In case you forgot to mark your calendar, Monday was World UFO Day – and to celebrate, Sony Pictures dropped a little treat for film buffs and flying-saucer buffs alike.
The studio uploaded a video entitled “This Means Something” to its YouTube page, interspersing imagery from Steven Spielberg's 1977 classic "Close Encounters of the Third Kind" with audio from an early scene in which air traffic controllers track a plane that suddenly vanishes. The video included a link to a website, www.WeAreStillNotAlone.com, with a sign-up form for "updates on UFO sightings."
What to watch this Fourth of July? There are, of course, those obvious holiday-title perennials, “Born on the Fourth of July” and “Independence Day” (the misbegotten “Independence Day: Resurgence,” not so much).
The five films I’m recommending here offer tougher, more conflicted visions, and some are patriotic precisely because they subject the very notion of patriotism to critical scrutiny.
“25th Hour.” A hilariously profane diatribe attacking every class and color in America’s melting pot is the scalding, ultimately bracing centerpiece of this wrenching New York elegy. It’s the most cathartic of post-9/11 movies, and an “Hour” that may well be Spike Lee’s finest.
Now my yardstick is: 'Would I be proud for my grandchildren to see this?' I'm serious. I guess I want to go down with respect. I don't have to make every dollar in the world. I don't have to live like a very rich person. I have all the things I need, starting with my beautiful family and my grandchildren.
Even if hindsight is 20/20, it's fair to say the Los Angeles Times was never too keen on the Doors, at least not during the band's explosive rise out of L.A. in the mid-1960s.
In honor of today's anniversary of frontman Jim Morrison's death in 1971, we revisited our archives to see how we reviewed the hometown heroes' local live performances in the '60s and '70s. It wasn't pretty.
"Perhaps Morrison should give up performing, which seems to be an effort for him, and concentrate on reciting and writing poetry," Donna Chick wrote in The Times in 1968.
Kanye West has reportedly cut ties with Jay-Z's Tidal over money matters and long-simmering unrest.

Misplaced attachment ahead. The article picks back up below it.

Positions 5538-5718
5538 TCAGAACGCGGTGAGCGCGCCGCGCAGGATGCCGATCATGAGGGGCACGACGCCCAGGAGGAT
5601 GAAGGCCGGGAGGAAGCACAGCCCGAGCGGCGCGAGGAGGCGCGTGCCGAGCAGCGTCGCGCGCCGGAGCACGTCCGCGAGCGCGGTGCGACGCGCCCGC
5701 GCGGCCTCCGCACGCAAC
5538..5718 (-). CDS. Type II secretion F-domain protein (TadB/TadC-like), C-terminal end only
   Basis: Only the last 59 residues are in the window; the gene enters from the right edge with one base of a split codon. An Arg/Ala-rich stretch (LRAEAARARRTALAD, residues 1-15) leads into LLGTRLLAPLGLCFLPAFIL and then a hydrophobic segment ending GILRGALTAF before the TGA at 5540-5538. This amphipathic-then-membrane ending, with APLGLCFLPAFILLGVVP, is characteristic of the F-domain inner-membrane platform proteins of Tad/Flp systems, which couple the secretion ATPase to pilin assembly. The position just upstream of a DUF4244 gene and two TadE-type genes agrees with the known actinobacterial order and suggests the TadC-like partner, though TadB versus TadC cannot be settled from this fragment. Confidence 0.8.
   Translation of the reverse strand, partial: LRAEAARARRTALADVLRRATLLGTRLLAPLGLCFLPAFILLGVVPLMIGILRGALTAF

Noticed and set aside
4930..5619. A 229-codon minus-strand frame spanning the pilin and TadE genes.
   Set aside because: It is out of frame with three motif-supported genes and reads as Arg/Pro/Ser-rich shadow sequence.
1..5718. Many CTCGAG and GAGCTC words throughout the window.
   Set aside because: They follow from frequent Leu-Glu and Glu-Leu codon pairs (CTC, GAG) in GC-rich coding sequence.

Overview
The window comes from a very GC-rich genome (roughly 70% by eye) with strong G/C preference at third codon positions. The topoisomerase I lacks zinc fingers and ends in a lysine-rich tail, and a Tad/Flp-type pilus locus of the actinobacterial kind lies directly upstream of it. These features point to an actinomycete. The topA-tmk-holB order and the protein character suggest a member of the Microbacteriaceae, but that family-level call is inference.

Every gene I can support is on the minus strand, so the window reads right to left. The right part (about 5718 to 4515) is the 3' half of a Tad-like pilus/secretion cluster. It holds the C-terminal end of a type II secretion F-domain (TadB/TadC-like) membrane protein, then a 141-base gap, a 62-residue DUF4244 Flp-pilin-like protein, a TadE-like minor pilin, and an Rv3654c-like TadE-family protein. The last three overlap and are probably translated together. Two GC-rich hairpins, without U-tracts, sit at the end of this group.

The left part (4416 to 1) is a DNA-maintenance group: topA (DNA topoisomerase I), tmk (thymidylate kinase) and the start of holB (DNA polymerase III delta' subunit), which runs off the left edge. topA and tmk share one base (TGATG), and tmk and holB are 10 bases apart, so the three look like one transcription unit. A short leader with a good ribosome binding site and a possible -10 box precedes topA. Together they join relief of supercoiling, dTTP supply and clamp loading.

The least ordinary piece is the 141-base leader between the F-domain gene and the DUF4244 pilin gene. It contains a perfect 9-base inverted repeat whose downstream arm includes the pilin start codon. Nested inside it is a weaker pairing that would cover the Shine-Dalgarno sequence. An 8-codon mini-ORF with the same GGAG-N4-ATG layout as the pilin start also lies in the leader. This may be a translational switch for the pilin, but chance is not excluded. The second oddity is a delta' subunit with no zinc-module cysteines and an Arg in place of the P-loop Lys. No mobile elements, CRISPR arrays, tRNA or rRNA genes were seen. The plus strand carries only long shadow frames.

The "Famous" rapper, who was among the first artists to join Jay's streaming service when it launched in 2015, appears to be embroiled in a messy battle with Tidal, according to TMZ, which first reported the rift.
Mr. Kim Kardashian has reportedly been unhappy with the company for a while and says it owes him more than $3 million. He purports that Tidal breached his contract, and his legal team declared an end to their deal several times despite efforts to reconcile, TMZ said.
A five-year battle between the estate of "Lord of the Rings" author J.R.R. Tolkien and Warner Bros. over whether Frodo, Gandalf and their pals can be used to push online gambling, among other assorted digital products, has come to an end.
In 2012, the author's estate and publisher HarperCollins filed an $80 million lawsuit against Warner Bros., its New Line subsidiary and the Saul Zaentz Co., over merchandising rights granted in an initial 1969 agreement. Warner Bros. turned the "Lord of the Rings" books into a $5.8-billion global box-office giant.
The deal struck nearly 50 years ago gave its licensees rights to use details from Tolkien's "Lord of the Rings" and "The Hobbit" novels to sell "articles of tangible personal property," excluding books and printed published material.
John Oliver and the folks at HBO's "Last Week Tonight" have some "horrifying new friends," and in the spirit of Hollywood nepotism, they've promptly cast one of said pals in a movie.
We're talking about President Warren G. Harding, whose wax-figure approximation was one of five "dubiously lifelike" former presidents the show — like a few other late-night programs — purchased at auction last January from the now-shuttered Hall of Presidents and First Ladies in Gettysburg, Pa.
"We've talked a lot about Harding on this program before," Oliver said Sunday. "He was our nation's 29th president, and his administration was nearly brought down by the Teapot Dome scandal. But he's perhaps most famous for his sexual exploits."
Maria Menounos is recovering from surgery to remove a tumor the size of a golf ball from her brain. She's also stepping down from E! News, her TV home since 2014, while her mom fights Stage 4 brain cancer.
With her seven-hour surgery nearly a month in the rearview mirror, Menounos went public about her benign meningioma in an interview with People.
"I’d been getting lightheaded on set and having headaches," she told the magazine, which features her on its cover this week. "My speech had gotten slurred and I was having difficulty reading the teleprompter."
The pop star arrived in Israel on Sunday and is scheduled to perform at Tel Aviv’s Yarkon Park on Monday night. But her first time in Israel led to a brouhaha as her pre-show tour of the city was met with overeager fans practically mobbing her.